KUALA LUMPUR -- Malaysian police thwarted a plan by a member of the Islamic State-linked Abu Sayyaf militant group to attack the closing ceremony of the Southeast Asian (SEA) Games in Kuala Lumpur last week, the top police official said on Tuesday.
The suspected attacker, a 25-year-old Philippine national, had been involved in fighting, kidnapping and beheading of foreign hostages in the Philippines, Inspector-General of Police Mohamad Fuzi Harun said in a statement.
The arrest will raise concern about increasing cooperation among militants within Southeast Asia and what governments fear is the spreading influence of Islamic State as it loses ground in the Middle East.
Mohamad Fuzi did not identify the suspect but said he had planned to attack the closing ceremony of the games at the Bukit Jalil National Stadium, as well as an Independence Day parade the next day. He gave no detail of the plans.
The man was arrested in a raid on August 30, the day of the ceremony, along with seven other suspected members of the hardline Abu Sayyaf, including another Philippine national.
Authorities said earlier they had detained Philippine Abu Sayyaf leader Hajar Abdul Mubin, 25, also known as Abu Asrie, in the August 30 raid.
Abu Asrie was arrested with six Malaysians and another Philippine national, aged between 20 and 52, police said earlier.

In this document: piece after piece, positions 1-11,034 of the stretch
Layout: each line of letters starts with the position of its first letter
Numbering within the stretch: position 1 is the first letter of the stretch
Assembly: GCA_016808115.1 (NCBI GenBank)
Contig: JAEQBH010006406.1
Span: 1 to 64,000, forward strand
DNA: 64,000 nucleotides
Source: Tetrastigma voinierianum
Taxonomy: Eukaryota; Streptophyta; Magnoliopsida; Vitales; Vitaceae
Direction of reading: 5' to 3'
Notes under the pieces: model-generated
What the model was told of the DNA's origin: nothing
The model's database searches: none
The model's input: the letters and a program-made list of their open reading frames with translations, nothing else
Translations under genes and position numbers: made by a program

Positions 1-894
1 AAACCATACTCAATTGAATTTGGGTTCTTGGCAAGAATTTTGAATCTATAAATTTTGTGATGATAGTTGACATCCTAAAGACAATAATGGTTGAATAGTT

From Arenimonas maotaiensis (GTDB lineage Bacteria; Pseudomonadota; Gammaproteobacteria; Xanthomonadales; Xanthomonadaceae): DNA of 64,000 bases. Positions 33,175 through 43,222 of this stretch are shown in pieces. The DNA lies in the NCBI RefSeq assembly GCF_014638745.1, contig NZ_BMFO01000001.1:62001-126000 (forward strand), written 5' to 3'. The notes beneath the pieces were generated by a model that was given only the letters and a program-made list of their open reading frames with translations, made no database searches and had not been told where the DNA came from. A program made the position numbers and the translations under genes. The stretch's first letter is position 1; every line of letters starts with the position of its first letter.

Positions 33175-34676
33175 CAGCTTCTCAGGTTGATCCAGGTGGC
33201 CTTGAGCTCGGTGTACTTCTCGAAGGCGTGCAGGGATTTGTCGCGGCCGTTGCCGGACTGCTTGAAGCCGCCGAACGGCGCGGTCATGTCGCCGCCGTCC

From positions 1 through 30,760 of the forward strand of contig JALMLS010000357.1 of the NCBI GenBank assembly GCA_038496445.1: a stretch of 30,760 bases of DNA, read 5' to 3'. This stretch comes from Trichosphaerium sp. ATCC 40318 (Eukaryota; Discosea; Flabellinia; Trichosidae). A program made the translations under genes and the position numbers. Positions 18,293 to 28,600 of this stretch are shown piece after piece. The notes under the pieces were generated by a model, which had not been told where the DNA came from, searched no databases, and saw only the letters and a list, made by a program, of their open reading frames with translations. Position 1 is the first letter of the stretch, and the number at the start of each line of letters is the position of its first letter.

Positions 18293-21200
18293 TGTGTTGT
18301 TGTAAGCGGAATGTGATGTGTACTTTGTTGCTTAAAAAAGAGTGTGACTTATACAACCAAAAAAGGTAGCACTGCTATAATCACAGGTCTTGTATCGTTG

Eleven other suspected militants, including nine foreigners, were picked up in a two-month security operation before the games.
The arrests were the latest in a crackdown on militancy by Muslim-majority Malaysia. Since 2013, Malaysia has arrested more than 250 people on suspicion of links to Islamic State.
Among those picked up were two Iraqi brothers, aged 41 and 63, who were suspected to have served as commanders for Islamic State, Mohamad Fuzi said. They were working as technicians and were arrested in a Kuala Lumpur suburb on August 11.
The Iraqis had arrived in Malaysia separately and were detained on information from foreign intelligence agencies, a Malaysian police source told Reuters.
"One arrived last year, while the other came in early August. We're still investigating what their activities were in Malaysia," said the source, who declined to be identified because he is not authorized to speak to media.
Others picked up in the sweep included suspects from Bangladesh, the Maldives, Indonesia and the Palestinian territories.
Police counter-terrorism chief Ayob Khan Mydin Pitchay told Reuters the number of foreigners showed the growing Islamic State threat in the region.
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